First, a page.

Biofuel Payback Periods (pdf).
Once again, for a little more discussion around the issue, please see my original essay on this topic, Biofuels Are Not the Answer (pdf).
Note that my argument is not particular to biofuels. It can also be applied to other land uses. We need to take the opportunity cost of the land required into account when, for example, deciding what food to eat or how to produce energy. In the case of renewable energy, my method is really no different to taking into account the carbon emissions (and/or energy) “embedded” in the hardware. PVs, I’m reliability informed, take about 1 year to pay back the energy cost of their manufacture. If the purpose is to “displace” carbon emissions, and we start to cover fields with the things (as apparently is being done in Germany), then we also need to consider the payback period for the land being used – a PV “farm” is no longer able to support an ecosystem, such as a forest. Obviously, the best place to put PVs is in the desert, where there’s also more sun per square metre and less cloud, and not artificially divert the world’s limited supply of solar panels to Northern Europe.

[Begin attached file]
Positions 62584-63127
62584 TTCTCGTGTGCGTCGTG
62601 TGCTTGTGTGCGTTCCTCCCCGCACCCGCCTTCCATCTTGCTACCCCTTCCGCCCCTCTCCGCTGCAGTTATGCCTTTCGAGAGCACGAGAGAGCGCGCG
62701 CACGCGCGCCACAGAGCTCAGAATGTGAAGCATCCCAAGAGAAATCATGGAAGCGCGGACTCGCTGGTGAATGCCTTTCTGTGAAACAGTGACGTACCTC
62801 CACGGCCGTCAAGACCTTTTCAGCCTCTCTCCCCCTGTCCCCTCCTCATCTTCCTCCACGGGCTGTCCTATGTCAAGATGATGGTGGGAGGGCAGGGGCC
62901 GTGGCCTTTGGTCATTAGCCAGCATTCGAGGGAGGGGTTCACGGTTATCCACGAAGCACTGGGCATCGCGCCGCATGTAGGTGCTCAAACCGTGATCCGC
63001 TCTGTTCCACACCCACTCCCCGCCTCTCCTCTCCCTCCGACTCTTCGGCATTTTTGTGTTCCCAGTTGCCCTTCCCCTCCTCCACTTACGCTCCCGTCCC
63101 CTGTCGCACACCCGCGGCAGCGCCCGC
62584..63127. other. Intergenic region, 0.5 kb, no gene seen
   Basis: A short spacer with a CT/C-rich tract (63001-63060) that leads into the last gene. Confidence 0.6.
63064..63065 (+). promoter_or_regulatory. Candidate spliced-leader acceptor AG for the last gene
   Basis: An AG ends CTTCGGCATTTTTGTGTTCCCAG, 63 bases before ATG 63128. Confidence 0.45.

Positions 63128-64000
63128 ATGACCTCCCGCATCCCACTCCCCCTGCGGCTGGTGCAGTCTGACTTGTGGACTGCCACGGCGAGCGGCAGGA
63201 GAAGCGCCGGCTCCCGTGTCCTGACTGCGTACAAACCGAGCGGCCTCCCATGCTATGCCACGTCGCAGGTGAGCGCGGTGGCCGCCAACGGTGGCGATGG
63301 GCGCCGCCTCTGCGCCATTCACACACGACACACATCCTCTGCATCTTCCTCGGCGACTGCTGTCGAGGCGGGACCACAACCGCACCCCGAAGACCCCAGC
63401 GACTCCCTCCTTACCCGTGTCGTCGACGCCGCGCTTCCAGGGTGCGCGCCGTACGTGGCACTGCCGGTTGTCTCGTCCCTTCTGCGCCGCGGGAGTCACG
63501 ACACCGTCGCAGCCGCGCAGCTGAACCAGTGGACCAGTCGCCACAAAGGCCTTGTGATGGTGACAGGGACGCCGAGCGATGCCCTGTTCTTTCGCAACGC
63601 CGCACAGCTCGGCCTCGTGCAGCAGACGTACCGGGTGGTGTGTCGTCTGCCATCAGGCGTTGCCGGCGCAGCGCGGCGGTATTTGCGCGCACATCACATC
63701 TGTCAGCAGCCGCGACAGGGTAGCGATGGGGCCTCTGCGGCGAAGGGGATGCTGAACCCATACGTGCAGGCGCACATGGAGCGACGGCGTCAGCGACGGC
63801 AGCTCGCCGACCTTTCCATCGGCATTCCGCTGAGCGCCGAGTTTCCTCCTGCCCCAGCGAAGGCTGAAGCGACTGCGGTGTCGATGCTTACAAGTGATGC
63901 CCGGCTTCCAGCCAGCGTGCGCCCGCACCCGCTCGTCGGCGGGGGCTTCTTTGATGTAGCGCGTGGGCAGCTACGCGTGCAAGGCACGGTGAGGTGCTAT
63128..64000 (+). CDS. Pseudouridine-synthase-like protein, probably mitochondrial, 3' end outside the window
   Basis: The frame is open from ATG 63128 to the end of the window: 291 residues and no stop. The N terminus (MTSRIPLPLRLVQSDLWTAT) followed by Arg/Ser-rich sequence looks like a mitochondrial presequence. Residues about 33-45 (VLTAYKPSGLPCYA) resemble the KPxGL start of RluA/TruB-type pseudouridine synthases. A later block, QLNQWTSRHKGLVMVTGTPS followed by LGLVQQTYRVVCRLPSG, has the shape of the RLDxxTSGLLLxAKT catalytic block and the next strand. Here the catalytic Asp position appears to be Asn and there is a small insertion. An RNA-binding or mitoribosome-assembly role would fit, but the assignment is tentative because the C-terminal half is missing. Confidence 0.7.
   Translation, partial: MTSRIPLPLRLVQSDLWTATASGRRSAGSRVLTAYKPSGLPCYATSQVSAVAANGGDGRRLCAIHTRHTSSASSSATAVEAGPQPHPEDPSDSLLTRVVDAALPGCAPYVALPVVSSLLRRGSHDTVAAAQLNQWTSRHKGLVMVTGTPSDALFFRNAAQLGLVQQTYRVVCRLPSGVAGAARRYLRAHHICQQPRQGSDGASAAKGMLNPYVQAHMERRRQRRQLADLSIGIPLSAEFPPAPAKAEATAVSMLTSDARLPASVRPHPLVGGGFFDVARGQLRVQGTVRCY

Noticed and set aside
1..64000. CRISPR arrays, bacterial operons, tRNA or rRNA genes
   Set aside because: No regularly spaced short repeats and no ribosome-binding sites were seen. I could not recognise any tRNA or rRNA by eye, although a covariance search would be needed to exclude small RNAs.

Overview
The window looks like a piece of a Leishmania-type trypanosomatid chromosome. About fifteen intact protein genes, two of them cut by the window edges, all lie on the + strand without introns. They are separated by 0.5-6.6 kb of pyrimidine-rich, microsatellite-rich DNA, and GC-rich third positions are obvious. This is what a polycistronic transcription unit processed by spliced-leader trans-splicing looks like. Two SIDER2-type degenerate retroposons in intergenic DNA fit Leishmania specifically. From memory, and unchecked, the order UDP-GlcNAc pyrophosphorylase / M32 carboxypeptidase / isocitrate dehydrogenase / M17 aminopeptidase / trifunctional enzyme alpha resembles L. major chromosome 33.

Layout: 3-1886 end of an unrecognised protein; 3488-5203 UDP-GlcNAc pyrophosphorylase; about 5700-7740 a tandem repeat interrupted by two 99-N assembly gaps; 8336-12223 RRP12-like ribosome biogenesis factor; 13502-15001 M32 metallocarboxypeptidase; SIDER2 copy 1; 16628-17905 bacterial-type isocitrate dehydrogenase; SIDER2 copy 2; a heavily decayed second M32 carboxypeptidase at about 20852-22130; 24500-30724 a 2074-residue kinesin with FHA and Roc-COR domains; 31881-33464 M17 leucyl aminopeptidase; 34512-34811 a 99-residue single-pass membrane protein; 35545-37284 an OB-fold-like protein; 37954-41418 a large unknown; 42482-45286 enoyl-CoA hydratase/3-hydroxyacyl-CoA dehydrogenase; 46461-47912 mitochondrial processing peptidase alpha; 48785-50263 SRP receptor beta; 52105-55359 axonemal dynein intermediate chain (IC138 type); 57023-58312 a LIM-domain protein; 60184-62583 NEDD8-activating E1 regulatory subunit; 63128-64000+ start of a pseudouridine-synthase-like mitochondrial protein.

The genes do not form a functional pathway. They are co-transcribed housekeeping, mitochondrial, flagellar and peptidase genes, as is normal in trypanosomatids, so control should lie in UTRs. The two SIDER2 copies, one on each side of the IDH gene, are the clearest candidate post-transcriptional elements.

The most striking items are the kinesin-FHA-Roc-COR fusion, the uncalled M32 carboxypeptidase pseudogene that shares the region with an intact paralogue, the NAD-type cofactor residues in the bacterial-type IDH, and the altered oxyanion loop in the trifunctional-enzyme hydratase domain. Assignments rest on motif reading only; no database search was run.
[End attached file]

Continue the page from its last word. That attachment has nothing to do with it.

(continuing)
Anthropogenic Global Warming (AGW) – the idea that recent temperature rises are substantially caused by humans is supported by a very strong scientific consensus. But for ideological or economic reasons some people are absolutely sure that it cannot be true, frequently attack it and are often called contrarians or denialists as a result. They try to manufacture doubt on the consensus among the public, not by doing good science, but by using PR techniques well-honed in fights over tobacco-disease linkage. These are amplified by widespread use of the Internet, which is at least as good at propagating nonsense as truth.
A recent, well-coordinated transatlantic attempt to attack the consensus included:
-A not-very-good anti-consensus paper written in the UK by an NHS King’s College endocrinologist, Mr Klaus-Martin Schulte, not obviously qualified for this task,
-of which much was posted by Viscount Christopher Monckton at a Washington, DC denialist website of Robert Ferguson, and publicized by Marc Morano of Senator James Inhofe’s staff.
-The non-story then propagated rapidly and pervasively through the blogosphere.
-This expanded further into personal harassment of a US researcher, Naomi Oreskes